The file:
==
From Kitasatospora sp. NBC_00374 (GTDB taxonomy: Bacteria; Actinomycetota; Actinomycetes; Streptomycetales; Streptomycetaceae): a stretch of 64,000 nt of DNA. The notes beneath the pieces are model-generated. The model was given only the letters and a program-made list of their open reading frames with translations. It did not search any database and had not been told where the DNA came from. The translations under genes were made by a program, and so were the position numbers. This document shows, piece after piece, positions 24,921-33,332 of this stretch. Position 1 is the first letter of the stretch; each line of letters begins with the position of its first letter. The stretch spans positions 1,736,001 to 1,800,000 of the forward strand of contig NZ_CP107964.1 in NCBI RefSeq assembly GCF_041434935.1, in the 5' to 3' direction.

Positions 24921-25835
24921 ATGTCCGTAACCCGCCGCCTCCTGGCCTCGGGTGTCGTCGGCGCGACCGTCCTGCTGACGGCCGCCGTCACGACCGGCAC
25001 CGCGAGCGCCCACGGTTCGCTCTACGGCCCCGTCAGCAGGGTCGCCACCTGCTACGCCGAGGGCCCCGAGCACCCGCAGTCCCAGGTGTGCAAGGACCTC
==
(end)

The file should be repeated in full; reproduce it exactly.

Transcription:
From Kitasatospora sp. NBC_00374 (GTDB taxonomy: Bacteria; Actinomycetota; Actinomycetes; Streptomycetales; Streptomycetaceae): a stretch of 64,000 nt of DNA. The notes beneath the pieces are model-generated. The model was given only the letters and a program-made list of their open reading frames with translations. It did not search any database and had not been told where the DNA came from. The translations under genes were made by a program, and so were the position numbers. This document shows, piece after piece, positions 24,921-33,332 of this stretch. Position 1 is the first letter of the stretch; each line of letters begins with the position of its first letter. The stretch spans positions 1,736,001 to 1,800,000 of the forward strand of contig NZ_CP107964.1 in NCBI RefSeq assembly GCF_041434935.1, in the 5' to 3' direction.

Positions 24921-25835
24921 ATGTCCGTAACCCGCCGCCTCCTGGCCTCGGGTGTCGTCGGCGCGACCGTCCTGCTGACGGCCGCCGTCACGACCGGCAC
25001 CGCGAGCGCCCACGGTTCGCTCTACGGCCCCGTCAGCAGGGTCGCCACCTGCTACGCCGAGGGCCCCGAGCACCCGCAGTCCCAGGTGTGCAAGGACCTC